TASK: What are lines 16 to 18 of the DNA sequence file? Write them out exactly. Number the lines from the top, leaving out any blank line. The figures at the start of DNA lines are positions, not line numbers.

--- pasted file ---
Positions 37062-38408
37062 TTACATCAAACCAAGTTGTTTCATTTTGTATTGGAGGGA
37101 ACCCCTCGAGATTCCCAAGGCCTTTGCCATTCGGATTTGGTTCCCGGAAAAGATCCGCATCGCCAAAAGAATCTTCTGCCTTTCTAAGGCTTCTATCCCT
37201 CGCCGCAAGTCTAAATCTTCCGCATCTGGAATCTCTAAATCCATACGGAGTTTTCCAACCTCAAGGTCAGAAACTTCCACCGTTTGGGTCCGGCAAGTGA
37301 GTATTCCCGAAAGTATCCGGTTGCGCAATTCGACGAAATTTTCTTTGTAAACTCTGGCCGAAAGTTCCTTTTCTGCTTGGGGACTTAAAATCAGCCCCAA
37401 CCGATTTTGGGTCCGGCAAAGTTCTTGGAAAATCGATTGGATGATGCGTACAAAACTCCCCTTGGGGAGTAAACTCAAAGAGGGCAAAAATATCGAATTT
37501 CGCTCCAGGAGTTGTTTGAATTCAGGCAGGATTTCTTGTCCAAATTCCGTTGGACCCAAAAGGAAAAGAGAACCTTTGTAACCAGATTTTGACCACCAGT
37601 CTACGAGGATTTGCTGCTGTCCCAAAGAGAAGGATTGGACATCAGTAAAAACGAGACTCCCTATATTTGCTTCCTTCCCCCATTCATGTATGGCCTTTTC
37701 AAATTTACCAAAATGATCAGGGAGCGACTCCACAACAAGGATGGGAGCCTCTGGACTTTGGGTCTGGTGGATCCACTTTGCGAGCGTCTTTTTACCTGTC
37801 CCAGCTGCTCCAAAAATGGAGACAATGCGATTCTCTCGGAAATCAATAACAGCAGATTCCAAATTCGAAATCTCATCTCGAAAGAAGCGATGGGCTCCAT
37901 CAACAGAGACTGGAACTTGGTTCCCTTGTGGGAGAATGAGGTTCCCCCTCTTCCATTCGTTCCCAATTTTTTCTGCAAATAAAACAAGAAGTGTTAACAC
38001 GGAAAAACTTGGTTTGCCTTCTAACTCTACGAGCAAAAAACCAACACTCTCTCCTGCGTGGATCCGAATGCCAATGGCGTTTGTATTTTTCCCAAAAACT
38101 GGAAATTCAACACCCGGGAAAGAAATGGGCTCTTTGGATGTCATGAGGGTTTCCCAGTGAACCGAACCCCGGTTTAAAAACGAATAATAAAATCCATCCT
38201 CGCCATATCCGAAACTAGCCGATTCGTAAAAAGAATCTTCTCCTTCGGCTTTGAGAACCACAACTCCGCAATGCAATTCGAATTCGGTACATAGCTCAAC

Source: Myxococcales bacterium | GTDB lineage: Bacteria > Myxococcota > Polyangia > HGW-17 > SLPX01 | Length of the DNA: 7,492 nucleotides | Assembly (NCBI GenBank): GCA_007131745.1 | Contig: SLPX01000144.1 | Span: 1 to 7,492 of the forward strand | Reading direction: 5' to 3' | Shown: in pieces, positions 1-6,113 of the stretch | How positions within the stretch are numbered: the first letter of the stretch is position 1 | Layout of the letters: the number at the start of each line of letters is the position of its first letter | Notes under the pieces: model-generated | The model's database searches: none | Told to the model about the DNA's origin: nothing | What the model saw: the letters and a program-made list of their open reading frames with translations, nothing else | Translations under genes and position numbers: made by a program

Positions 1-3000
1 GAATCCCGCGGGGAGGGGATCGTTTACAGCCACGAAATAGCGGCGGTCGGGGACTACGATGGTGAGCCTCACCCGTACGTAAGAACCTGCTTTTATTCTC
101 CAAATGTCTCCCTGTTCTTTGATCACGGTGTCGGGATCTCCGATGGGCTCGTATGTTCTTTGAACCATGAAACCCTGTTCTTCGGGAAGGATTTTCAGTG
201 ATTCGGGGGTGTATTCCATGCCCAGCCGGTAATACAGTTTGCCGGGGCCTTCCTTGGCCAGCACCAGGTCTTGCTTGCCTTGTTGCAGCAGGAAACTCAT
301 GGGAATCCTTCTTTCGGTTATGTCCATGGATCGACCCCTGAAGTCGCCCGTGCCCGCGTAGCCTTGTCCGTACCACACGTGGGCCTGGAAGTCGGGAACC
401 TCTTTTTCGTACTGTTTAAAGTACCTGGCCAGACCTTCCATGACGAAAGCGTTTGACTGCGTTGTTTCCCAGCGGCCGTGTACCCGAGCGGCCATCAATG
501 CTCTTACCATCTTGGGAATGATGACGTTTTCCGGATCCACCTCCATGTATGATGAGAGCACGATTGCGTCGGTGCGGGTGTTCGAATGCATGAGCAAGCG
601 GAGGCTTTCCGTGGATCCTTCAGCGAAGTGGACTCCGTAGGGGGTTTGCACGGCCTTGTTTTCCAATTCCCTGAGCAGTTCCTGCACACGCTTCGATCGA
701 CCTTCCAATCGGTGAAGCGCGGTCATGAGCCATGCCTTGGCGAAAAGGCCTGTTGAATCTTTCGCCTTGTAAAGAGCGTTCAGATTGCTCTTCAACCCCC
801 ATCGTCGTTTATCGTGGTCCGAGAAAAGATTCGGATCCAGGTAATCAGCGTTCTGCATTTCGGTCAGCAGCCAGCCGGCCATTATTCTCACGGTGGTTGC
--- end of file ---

Positions 1-3000
1 GAATCCCGCGGGGAGGGGATCGTTTACAGCCACGAAATAGCGGCGGTCGGGGACTACGATGGTGAGCCTCACCCGTACGTAAGAACCTGCTTTTATTCTC
101 CAAATGTCTCCCTGTTCTTTGATCACGGTGTCGGGATCTCCGATGGGCTCGTATGTTCTTTGAACCATGAAACCCTGTTCTTCGGGAAGGATTTTCAGTG